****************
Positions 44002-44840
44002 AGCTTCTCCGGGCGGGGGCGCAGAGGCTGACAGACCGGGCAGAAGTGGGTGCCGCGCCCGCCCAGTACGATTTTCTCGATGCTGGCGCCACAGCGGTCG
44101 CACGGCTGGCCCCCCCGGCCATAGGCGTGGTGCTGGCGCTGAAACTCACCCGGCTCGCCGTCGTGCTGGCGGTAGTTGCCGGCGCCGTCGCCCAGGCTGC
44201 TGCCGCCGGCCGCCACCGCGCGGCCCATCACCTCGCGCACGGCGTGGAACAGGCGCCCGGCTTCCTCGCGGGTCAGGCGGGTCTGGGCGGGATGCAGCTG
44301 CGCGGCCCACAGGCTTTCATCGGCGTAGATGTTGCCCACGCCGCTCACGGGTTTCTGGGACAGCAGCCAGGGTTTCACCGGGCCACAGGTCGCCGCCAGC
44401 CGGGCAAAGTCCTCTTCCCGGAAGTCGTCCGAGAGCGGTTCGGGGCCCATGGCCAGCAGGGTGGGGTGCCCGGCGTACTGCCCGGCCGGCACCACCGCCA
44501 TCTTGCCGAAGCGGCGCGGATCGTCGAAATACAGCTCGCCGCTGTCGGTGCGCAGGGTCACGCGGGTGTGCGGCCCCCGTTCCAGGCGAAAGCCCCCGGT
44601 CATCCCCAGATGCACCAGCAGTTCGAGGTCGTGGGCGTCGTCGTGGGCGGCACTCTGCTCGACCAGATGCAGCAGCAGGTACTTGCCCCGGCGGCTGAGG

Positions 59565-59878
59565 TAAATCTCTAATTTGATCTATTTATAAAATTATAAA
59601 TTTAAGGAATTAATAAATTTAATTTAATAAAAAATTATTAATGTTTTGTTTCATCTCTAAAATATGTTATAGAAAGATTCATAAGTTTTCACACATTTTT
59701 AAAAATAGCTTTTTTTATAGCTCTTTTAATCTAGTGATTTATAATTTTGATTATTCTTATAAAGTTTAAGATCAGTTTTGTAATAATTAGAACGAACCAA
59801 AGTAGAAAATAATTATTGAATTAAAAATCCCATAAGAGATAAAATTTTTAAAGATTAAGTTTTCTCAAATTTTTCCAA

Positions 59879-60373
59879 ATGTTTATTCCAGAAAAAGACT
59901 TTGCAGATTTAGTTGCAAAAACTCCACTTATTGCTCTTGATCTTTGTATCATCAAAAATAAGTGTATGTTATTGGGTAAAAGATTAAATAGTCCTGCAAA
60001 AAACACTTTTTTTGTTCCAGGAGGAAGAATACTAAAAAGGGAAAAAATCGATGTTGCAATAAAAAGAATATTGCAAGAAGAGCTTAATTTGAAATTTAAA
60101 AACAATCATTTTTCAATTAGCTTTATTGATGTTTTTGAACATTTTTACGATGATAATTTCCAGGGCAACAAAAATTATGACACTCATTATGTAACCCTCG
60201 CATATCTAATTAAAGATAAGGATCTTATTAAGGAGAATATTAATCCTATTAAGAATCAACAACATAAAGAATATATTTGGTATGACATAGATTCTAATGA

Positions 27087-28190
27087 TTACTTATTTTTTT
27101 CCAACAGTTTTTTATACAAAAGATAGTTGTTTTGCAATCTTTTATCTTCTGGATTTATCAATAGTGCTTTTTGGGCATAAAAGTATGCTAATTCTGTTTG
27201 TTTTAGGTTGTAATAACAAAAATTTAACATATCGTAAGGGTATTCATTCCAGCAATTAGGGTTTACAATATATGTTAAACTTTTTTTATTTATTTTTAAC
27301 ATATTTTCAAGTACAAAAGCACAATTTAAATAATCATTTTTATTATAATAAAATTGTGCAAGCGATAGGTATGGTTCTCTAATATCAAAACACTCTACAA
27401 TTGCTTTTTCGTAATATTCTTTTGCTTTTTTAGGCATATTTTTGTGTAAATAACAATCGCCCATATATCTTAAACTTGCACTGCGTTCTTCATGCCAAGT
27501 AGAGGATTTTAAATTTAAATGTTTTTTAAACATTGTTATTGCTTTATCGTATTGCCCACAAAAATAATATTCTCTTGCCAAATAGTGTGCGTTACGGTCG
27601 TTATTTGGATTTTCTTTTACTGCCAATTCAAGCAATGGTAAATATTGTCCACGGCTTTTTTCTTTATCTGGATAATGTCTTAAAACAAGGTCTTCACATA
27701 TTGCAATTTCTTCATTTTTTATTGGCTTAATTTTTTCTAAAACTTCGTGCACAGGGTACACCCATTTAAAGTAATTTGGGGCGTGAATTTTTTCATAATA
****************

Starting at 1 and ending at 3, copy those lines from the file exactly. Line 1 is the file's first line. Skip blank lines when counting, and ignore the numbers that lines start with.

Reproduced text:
Positions 44002-44840
44002 AGCTTCTCCGGGCGGGGGCGCAGAGGCTGACAGACCGGGCAGAAGTGGGTGCCGCGCCCGCCCAGTACGATTTTCTCGATGCTGGCGCCACAGCGGTCG
44101 CACGGCTGGCCCCCCCGGCCATAGGCGTGGTGCTGGCGCTGAAACTCACCCGGCTCGCCGTCGTGCTGGCGGTAGTTGCCGGCGCCGTCGCCCAGGCTGC